When we were getting ready to do some hiking in Great Smoky Mountains National Park – a longtime favorite of mine! – we asked a park ranger for some recommendations. He told us that Grotto Falls was one of the best waterfalls in the Smoky Mountains because it was the only one that visitors can walk behind. Combine that with a scenic drive to get to the trailhead and a nice, moderate hike that provided the perfect level of challenge for us, and the hiking to Grotto Falls along the Trillium Gap Trail was a great way to end our time in the National Park while enjoying one of the best Smoky Mountain waterfall hikes.
Getting to Grotto Falls
Access to the Grotto Falls trailhead is from the Roaring Fork Motor Nature Trail. This small loop can only be accessed from Gatlinburg and doesn’t connect to the Newfound Gap Road or any of the other main routes through the park. It’s a little isolated, but that makes this Gatlinburg scenic drive all the more pleasant. If you’re coming from the Newfound Gap Road area, you’ll likely have to fight through traffic, but once you get clear of the downtown area, you’ll be fine. Try hiking early to avoid congestion.
Most of the Roaring Fork Motor Nature Trail is a one-way loop that takes a very narrow, curving path. Note: The road is closed during the winter. Check the official park website for updates. You can buy a guidebook with information about the markers along the route at the entrance. There are a few pull-offs, including one that shows the scars left by the 2016 wildfires that hit the area. The speed limit is 10 mph, but for some reason we kept getting stuck behind people who didn’t know how to drive in the mountains and insisted on crawling along at 4-5 mph and riding their brakes down every downslope. Along the way, you’ll pass the trailhead for slightly more famous Rainbow Falls, another one of the best waterfalls in Smoky Mountain National Park.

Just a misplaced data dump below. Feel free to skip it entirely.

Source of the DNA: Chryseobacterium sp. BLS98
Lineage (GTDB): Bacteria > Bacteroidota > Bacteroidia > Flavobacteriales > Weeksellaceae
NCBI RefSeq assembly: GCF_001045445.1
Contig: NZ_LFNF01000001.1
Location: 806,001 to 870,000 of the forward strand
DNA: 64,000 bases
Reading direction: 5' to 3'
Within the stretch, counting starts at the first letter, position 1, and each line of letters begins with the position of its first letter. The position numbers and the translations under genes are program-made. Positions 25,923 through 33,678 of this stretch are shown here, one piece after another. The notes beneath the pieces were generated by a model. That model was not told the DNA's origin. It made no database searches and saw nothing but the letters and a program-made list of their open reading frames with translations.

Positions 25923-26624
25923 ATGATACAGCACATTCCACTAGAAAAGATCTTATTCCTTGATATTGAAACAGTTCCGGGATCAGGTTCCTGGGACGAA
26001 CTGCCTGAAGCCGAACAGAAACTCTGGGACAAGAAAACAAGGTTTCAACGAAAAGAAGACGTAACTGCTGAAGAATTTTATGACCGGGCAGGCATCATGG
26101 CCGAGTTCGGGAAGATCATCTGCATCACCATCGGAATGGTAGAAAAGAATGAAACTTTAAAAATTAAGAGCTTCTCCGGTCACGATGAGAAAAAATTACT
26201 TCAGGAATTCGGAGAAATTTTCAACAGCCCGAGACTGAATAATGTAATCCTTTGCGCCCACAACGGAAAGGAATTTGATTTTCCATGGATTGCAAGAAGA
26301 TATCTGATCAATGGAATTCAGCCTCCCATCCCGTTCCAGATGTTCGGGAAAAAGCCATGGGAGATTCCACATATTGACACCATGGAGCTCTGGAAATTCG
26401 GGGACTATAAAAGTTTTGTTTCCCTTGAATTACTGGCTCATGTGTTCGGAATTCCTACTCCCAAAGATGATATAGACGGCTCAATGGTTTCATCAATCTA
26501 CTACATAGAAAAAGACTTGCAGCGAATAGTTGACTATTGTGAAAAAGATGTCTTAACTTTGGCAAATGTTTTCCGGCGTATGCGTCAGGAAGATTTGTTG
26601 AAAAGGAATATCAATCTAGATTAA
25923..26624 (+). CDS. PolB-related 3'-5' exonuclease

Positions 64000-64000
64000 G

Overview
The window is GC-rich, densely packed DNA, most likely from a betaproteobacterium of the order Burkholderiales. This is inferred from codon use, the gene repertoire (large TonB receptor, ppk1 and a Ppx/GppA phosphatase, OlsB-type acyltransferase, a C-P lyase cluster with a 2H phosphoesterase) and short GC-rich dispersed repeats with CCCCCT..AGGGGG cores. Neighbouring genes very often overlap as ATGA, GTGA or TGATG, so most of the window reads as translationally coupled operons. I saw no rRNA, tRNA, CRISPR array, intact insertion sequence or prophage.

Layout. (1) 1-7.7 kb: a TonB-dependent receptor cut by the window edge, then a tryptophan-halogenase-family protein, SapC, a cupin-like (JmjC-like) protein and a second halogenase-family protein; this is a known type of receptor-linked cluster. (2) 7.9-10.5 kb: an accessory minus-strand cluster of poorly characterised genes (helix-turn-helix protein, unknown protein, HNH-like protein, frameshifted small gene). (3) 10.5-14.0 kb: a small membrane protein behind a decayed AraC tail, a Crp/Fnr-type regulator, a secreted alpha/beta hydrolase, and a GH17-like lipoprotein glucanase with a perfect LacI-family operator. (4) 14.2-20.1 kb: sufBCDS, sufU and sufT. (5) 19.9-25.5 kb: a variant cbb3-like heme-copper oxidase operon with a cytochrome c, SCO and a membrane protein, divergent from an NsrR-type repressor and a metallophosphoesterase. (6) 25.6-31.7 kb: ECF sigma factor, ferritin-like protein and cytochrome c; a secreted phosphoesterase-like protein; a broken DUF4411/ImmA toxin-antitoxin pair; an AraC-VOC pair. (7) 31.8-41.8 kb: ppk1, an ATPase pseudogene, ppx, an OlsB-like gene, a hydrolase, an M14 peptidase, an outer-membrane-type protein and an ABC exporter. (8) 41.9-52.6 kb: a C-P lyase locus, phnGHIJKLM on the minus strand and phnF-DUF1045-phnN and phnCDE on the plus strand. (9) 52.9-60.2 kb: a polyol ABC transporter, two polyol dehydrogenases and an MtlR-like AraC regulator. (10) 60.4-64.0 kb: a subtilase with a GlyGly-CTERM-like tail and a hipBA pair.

There’s a decent amount of parking at the Grotto Falls trailhead, and there were lots of spots to pull off on the shoulder along the road. I’d highly recommend car-pooling to the trailhead if you’re hiking with a group as it was really congested.
Hiking to Grotto Falls
The Grotto Falls trail was easy to follow and well-marked. You have an opportunity to fork off to visit Rainbow Falls at one point, but we continued straight toward our destination. There is a general uphill grade on the way to the waterfall, but it wasn’t particularly strenuous even though it was our second hike of the day. It’s about 1.4 miles in each direction to reach Grotto Falls.
The trail did play a few tricks on us as there are several spots where it runs along and crosses over a flowing creek. Every time we’d hear the rushing water up ahead we’d think, “Wow, I can’t believe we’re here already,” only to laugh at ourselves. There were two spots where we had to cross the stream by stepping on larger rocks. It had been raining quite a bit during our stay, but we were still able to cross easily, and having grown up playing hours and hours of Oregon Trail, we felt well-prepared to ford the river.
The final approach to Grotto Falls runs along cascades of flowing water coming from the pool at the base of the waterfall. It makes for a pretty presentation with the main waterfall looming at the end. The water is fast-moving, but not too deep and people were lounging on large rocks and tree branches in it.
There are a couple of good spots to view the falls from the righthand side (as you face it), but the best views are achieved by crossing behind the flowing water. The ledge that takes you around behind it is somewhat narrow and slippery, so use caution while crossing. I put my camera and phone away in our waterproof backpack to keep them dry on the way over, but we barely got wet and I just carried them with me on the way back.
Once you cross behind Grotto Falls, you can walk out onto some large rocks to take photos in front of the water. At 25 feet tall, it’s certainly not the biggest waterfall, but the greenery around it makes it beautiful and it provides a nice, relaxing sound with the rushing water.
The good news is that the return trip to the trailhead is almost entirely downhill, so getting back to your car should be a breeze if you made it to the waterfall.
Tips for hiking to Grotto Falls
- Get there early to avoid traffic on the Roaring Fork Motor Nature Trail, find parking spots more easily, and enjoy the waterfall without crowds of other visitors.
- Bring water! It’s not a particularly strenuous hike, but you’ll be spending a couple of hours on the trail and you’ll be thirsty.
- Bring bug spray. You’re hiking through a forest and might get bitten up.
- Wear good shoes. While it’s not terribly difficult, There are several spots where you have to climb up or across rocks. You definitely don’t want to try this in flip flops.
Looking for more great National Park hikes? Check out these posts.
Don’t forget to save this Smoky Mountains waterfall hike for later!